LG is get out of the smartphone business, and it is a movement that we look back on with mixed feelings. For one thing, LG never really established itself as on par with Samsung and Apple or as a compelling alternative in the line of OnePlus or Motorola. However, on the other hand, it was not for lack of trying; Throughout the years, LG certainly introduced some unique phones.
“Unique” is a double-edged sword in this case. Certainly some of LG’s phones were undoubtedly amazing, but many missed the mark, sometimes spectacularly.
LG briefly carved out a niche for itself by making cheap phones for discount carriers, but those aren’t the devices we’ll remember when we look back at LG’s phone business. Instead, the ones that will linger in our memory are attempts to build flagship phones that could fit the iPhone or Galaxy S and Note models. Most never realized it, but it’s still fun to look back on the best and worst LG phones of recent years.
Best LG Phones
LG G2: The LG G2 shrugged off the design of a mainstream smartphone in 2013. Back then, LG decided to place the power and volume buttons on the back of the phone. While it was met with initial skepticism, it worked quite well in practice, as that is where your index finger is likely to rest.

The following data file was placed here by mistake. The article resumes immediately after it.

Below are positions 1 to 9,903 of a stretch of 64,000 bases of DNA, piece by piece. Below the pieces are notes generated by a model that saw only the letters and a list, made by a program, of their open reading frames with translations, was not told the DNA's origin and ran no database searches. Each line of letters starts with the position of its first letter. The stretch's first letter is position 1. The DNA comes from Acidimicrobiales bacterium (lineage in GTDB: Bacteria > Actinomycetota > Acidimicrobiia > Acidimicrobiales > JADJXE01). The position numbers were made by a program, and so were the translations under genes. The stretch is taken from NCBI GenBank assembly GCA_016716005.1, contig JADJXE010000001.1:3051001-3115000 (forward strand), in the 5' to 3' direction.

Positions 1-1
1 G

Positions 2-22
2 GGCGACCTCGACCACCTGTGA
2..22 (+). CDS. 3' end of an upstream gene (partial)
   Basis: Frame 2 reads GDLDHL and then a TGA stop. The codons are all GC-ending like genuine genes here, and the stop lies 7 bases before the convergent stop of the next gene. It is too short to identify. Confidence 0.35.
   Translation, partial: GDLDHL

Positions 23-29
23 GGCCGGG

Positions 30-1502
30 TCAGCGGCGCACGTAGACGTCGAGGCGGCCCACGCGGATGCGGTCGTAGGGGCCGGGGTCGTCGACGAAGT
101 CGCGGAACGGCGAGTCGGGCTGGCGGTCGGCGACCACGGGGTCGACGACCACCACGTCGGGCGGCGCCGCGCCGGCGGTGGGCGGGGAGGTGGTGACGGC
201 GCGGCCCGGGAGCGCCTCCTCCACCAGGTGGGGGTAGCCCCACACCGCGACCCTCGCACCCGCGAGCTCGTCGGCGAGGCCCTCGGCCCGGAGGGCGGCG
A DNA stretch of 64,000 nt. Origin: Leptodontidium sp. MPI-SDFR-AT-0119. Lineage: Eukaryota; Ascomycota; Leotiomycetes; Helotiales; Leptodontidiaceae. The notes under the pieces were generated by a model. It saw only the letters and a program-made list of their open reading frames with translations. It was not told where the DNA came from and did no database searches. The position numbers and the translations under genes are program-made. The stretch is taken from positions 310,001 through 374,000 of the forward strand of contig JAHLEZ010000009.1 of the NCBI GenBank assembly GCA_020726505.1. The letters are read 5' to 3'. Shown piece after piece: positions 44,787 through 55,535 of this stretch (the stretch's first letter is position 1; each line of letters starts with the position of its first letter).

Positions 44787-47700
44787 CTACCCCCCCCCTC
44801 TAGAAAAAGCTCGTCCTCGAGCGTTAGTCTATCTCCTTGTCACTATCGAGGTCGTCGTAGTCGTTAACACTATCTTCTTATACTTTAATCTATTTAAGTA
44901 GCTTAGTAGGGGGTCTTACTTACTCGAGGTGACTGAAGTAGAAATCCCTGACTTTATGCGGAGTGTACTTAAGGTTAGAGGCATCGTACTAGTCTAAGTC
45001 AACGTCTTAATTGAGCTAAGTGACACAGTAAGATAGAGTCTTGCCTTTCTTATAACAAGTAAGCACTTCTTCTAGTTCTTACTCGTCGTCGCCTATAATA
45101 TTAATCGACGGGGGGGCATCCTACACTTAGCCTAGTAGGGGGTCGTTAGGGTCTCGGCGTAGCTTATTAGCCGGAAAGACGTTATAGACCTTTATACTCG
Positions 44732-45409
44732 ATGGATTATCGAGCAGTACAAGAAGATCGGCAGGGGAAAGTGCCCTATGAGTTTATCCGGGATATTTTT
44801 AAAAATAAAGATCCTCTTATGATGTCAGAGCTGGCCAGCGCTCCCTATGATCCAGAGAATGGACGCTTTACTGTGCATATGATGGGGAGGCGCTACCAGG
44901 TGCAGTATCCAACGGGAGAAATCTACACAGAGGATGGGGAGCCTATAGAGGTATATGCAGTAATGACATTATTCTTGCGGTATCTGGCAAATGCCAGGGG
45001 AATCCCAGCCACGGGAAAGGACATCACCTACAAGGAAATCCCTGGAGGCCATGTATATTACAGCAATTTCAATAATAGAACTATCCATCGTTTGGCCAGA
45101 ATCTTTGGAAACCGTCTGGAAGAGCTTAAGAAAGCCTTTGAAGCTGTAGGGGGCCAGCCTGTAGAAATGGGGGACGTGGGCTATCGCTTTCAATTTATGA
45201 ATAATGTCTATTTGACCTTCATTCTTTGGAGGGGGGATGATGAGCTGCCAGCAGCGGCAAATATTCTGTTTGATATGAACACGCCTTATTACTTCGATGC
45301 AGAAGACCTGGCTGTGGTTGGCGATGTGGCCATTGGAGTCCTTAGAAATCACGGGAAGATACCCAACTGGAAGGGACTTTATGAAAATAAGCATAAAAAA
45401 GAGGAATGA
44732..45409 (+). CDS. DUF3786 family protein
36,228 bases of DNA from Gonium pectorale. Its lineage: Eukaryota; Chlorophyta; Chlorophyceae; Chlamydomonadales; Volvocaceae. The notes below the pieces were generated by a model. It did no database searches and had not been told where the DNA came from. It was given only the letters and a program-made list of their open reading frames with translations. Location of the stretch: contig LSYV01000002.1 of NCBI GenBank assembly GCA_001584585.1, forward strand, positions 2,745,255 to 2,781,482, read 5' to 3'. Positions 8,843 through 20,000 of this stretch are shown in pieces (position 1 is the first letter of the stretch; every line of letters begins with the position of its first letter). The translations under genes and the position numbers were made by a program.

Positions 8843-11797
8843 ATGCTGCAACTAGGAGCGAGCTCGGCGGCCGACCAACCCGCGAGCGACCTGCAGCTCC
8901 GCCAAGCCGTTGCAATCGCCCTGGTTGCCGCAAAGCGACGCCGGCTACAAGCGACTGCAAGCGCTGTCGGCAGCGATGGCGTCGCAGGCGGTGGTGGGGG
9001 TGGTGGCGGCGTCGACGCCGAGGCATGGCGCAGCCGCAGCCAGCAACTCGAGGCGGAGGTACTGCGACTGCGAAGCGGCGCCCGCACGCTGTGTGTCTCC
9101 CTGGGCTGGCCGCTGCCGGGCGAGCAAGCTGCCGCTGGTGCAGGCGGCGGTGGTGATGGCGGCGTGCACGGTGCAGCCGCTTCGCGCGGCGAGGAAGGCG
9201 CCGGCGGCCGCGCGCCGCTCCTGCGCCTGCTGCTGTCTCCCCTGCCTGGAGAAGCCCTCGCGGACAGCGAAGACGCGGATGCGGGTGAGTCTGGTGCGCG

The G2 also introduced Knock On, an official way to double-tap the screen to wake it up. While it’s not necessarily new, it was revolutionary and we still see it on many phones today. Overall, the LG G2 was very good for its time and looked great to boot.
LG V10: The V10 stood out in 2015 … Not only did it feature a “professional” design, it offered a replaceable battery at a time when that feature was almost gone. The phone really stood out thanks to its quad DAC for wired audio and the second display just above the main one.
I wish the LG V10 had caught on, given its premium build materials and decent camera. It’s a reminder that LG could have focused on its V series of phones, most of which were very good rivals to the iPhone and Galaxy Note.